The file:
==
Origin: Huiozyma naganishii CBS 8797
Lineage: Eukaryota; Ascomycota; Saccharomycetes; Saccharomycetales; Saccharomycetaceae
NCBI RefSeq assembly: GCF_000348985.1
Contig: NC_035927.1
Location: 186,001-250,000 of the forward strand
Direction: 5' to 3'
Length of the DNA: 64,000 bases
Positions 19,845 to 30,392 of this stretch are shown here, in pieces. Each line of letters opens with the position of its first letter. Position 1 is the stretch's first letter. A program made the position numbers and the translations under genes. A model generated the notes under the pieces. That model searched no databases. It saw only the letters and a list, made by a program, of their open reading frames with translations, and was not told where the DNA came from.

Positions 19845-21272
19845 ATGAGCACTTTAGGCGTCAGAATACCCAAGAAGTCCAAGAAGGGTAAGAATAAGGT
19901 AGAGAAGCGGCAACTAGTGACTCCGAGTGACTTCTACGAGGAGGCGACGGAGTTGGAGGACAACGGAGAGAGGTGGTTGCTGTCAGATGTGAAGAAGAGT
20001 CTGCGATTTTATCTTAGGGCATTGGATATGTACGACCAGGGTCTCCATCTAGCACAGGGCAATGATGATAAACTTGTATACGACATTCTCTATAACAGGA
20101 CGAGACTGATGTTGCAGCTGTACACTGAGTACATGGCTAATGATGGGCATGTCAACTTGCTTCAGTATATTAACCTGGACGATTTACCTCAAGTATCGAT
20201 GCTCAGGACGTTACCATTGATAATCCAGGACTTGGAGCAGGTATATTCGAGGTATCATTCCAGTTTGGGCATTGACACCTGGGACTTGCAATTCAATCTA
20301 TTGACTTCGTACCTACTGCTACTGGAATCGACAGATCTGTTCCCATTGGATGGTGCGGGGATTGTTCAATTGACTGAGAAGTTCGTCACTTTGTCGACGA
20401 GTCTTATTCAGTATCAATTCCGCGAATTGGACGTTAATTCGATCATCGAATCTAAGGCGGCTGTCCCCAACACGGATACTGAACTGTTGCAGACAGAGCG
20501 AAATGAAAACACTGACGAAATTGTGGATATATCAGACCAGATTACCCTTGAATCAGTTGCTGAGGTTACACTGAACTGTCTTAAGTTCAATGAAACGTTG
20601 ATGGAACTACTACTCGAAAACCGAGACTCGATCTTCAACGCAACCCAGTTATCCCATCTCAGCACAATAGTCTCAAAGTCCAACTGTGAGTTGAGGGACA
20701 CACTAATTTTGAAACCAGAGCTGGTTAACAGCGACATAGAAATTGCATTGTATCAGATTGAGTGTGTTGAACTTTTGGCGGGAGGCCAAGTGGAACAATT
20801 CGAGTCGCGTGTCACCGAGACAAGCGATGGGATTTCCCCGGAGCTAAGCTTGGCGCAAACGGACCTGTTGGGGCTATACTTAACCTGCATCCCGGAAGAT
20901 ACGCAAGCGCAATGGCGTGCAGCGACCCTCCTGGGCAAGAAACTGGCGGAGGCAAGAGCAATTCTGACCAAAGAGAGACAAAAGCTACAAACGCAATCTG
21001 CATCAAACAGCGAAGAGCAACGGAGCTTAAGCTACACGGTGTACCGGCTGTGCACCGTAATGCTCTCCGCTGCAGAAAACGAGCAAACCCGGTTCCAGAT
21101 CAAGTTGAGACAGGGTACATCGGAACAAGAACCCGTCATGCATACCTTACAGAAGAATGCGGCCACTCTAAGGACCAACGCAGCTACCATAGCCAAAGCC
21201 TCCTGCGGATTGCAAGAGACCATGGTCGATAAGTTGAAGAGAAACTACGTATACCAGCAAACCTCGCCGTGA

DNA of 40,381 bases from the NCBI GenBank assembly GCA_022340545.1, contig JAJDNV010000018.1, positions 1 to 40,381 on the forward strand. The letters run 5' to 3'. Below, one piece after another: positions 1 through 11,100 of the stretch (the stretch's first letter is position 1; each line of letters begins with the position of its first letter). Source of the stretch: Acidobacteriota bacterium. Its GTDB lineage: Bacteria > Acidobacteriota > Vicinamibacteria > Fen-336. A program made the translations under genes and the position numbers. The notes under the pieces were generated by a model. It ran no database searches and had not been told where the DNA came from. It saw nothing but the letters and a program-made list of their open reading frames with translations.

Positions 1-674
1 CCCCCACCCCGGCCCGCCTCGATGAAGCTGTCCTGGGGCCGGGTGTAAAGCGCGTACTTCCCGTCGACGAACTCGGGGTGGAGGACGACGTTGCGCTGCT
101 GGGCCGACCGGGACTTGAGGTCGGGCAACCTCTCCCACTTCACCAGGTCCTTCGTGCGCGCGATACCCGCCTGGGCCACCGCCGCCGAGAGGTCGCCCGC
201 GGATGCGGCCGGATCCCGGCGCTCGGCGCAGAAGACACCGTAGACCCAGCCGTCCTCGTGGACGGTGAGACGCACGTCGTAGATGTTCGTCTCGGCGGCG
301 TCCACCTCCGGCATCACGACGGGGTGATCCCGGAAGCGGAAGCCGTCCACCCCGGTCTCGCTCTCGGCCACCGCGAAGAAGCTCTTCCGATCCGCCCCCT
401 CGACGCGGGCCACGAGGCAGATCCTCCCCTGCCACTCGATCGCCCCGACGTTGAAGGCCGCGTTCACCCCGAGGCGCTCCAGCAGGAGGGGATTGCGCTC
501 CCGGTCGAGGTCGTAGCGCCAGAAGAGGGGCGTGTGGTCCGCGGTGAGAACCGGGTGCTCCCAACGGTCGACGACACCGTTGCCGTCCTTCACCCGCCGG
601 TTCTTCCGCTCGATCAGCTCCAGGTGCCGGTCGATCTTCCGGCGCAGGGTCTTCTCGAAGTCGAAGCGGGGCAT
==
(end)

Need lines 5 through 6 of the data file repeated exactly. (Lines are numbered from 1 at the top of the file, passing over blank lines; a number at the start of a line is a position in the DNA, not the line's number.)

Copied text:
Location: 186,001-250,000 of the forward strand
Direction: 5' to 3'